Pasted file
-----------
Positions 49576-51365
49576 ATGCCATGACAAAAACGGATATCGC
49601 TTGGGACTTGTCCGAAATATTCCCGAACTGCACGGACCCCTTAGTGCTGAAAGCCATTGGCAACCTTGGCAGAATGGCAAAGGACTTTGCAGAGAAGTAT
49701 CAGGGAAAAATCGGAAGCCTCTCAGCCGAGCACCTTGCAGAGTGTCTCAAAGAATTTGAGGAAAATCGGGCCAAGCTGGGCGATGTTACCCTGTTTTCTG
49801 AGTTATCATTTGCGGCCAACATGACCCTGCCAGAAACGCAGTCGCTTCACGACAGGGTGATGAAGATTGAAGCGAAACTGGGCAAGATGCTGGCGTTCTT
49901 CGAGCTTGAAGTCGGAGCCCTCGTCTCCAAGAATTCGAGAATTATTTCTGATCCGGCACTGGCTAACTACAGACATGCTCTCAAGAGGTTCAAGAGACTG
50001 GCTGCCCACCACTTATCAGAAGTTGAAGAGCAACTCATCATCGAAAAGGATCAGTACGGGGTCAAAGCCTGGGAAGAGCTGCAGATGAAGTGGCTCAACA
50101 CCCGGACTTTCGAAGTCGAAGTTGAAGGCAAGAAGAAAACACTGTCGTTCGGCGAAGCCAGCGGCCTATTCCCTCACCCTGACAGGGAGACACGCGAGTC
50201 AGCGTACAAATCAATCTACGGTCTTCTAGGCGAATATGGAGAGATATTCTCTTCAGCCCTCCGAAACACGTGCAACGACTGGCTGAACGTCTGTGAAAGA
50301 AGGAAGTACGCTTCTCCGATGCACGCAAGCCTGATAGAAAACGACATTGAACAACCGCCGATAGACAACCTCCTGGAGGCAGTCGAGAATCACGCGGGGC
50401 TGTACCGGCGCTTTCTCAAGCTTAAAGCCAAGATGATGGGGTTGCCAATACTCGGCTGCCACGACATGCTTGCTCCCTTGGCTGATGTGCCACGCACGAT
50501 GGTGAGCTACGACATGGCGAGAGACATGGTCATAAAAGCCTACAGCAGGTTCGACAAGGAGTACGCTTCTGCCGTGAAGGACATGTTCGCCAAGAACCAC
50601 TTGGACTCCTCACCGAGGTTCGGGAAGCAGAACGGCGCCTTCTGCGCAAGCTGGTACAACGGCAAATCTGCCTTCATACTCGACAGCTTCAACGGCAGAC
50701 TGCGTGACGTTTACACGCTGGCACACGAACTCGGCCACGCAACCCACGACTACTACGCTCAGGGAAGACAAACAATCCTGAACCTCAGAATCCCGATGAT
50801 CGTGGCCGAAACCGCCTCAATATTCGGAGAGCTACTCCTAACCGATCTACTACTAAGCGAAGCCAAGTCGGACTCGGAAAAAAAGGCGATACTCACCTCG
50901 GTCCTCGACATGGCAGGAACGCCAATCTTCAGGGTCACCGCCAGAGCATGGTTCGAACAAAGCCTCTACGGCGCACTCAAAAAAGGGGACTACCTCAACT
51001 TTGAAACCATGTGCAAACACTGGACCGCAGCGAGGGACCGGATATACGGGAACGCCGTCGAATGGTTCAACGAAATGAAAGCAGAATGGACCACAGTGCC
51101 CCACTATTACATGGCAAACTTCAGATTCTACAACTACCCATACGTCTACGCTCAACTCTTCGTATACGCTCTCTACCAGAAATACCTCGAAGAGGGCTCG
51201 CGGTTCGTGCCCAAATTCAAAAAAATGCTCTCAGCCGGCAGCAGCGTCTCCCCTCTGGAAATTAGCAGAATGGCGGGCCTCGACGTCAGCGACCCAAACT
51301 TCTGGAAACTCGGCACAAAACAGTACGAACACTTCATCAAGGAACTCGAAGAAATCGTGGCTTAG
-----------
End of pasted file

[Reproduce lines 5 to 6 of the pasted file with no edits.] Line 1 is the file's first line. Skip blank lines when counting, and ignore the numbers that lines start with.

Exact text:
49801 AGTTATCATTTGCGGCCAACATGACCCTGCCAGAAACGCAGTCGCTTCACGACAGGGTGATGAAGATTGAAGCGAAACTGGGCAAGATGCTGGCGTTCTT
49901 CGAGCTTGAAGTCGGAGCCCTCGTCTCCAAGAATTCGAGAATTATTTCTGATCCGGCACTGGCTAACTACAGACATGCTCTCAAGAGGTTCAAGAGACTG